“Another Land of Enchantment.” That’s how the menu at Chez Axel describes the Provence region in France. No one who’s ever traveled through the region and luxuriated in a café crème at a sidewalk café on a leisurely Sunday morning would ever dispute that the region is as enchanting as any in the world. It truly is a soiree for the senses, especially for those who believe food is art and that it can restore not only the body, but the heart and soul.
For freshness of ingredients, there is no region in France more renowned than the Provence region in southern France. The cuisine raised in this verdant, sun-drenched region has earned the nickname “la cuisine du soleil” or “the cuisine of the sun” a tribute to freshness and quality. The produce in Provence perfumes the Mediterranean air where it competes with the wafting bouquet of lavender, oleander and olives. Is it any wonder French cafés associate their freshest cuisine with this food-lover’s paradise?
High aspirations have been meeting consistently good execution at Chez Axel since it launched in 1996. Owner-chef Stefan Springer is not the founding owner, but he’s raised the bar so much that in 2010, he was named Chef of the Year by the New Mexico Restaurant Association. This award is accorded to an outstanding chef in recognition of excellent cuisine and excellent service. Chef Springer was cited not only for his culinary skills, but for his civic-mindedness. An organization he founded to keep at-risk students in school provides clothing, school supplies and other necessities. Albuquerque can use more chefs like this.
We can use more French restaurants like Chez Axel. Interestingly, the restaurant’s exterior edifice does not have a Provencal theme. Instead, its most conspicuous feature is a replica of the Eiffel Tower on the roof. At night the Tower is illuminated, a beacon to lead hungry diners to a terrific menu of excellent cuisine in a colorful and romantic ambiance. Each table is draped with white linen table cloths and red napkins folded into wine glasses. Bottles of wine are displayed on floor level racks and on shelves above eye-level. Service is personable and attentive.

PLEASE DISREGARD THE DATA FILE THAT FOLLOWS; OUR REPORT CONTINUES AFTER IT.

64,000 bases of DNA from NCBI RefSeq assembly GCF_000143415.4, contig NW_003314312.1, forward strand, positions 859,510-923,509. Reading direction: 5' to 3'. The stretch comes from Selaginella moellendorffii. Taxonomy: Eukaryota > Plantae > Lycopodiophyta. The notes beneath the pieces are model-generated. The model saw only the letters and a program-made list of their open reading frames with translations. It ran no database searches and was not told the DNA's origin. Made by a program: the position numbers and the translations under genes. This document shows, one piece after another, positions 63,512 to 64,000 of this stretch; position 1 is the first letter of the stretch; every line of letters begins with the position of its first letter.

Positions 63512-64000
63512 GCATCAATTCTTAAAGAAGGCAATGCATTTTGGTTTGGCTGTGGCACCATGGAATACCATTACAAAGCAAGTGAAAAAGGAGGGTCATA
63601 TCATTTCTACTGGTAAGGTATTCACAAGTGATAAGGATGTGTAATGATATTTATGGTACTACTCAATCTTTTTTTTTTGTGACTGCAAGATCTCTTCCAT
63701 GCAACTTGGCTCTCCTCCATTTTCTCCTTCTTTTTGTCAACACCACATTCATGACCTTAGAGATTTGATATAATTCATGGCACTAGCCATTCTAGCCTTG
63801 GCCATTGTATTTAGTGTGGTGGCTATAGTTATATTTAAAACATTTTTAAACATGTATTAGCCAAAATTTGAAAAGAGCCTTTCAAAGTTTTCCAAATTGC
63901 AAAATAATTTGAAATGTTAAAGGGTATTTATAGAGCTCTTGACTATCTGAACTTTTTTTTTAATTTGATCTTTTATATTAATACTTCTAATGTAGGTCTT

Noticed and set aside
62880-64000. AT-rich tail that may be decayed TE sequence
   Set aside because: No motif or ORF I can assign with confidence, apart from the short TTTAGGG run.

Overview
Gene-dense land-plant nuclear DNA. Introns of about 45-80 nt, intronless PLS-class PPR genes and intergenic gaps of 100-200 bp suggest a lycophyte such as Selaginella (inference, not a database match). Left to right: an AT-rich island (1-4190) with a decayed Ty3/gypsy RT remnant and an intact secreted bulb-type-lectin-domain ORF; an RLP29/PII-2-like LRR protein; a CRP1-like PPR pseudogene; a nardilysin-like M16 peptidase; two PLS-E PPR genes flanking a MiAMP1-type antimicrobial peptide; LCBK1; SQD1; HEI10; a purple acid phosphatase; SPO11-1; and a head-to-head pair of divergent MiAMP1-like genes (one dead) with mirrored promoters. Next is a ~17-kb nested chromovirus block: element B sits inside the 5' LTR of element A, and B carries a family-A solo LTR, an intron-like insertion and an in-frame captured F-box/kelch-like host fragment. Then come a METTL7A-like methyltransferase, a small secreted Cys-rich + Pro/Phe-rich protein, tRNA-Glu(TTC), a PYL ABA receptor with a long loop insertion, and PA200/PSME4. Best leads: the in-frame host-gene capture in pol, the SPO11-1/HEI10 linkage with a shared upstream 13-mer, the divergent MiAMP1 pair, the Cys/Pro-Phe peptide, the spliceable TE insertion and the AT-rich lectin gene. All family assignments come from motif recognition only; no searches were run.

The menu showcases French cuisine at an affordable price point, especially for lunch when you can have a two-item lunch combination meal for under ten dollars. That combination features you choice of two items from a list of soups, salads, quiches and crepes. You can also opt for entrees the type of which Julia Child herself might have featured had she operated a restaurant–Chicken Provencal, Beef Bourguignon, Cassoulet, Shrimp Provencal and Trout Almondine.
The dinner menu shines even more brightly with an appetizer menu which includes Snails a l’Aixoise and frog legs as well as salads and soups. A pageful of meat offerings is even more luminescent. All meats come from the Adkins Ranch whose animals are “naturally raised” and are guaranteed high in protein, vitamins and minerals and low in fat and cholesterol. All seafood (sole, trout, salmon, shrimp and scallops) come from Whole Food Market. The desserts are made on the premises and are guaranteed absolutely delicious.
A basket of thinly sliced French bread and herbed butter arrives at your table shortly after you’ve placed your order. The exterior is crusty while the insides are soft. It’s a bit of a challenge to spread the cold butter, but once you do, it’s a bigger challenge not to eat two or more baskets full of the staff of life. You’ll want to save a slice or two to dredge up the soup or an entree in which a magnificent entree with rich, delicious broth is showcased.
Culinary history is rife with examples of “rags to riches” foods–items writers often refer to as “peasant foods” by virtue of their humble, economically borne origins which rise to the level of sought after gourmet favorites. One such food is French onion soup which is, at its essence, simply onions, a scrap of old bread, grated cheese and veal stock. Chez Axel’s French onion soup is amazing–a brown-and-tan crock brimming with thick, stringy cheese bubbling on top; perfectly caramelized onions; croutons softened by a rich, delicious beef broth; and the herbaceous hint of parsley, basil and bay leaf. This is one of the most fragrant and delicious French onion soups in Albuquerque.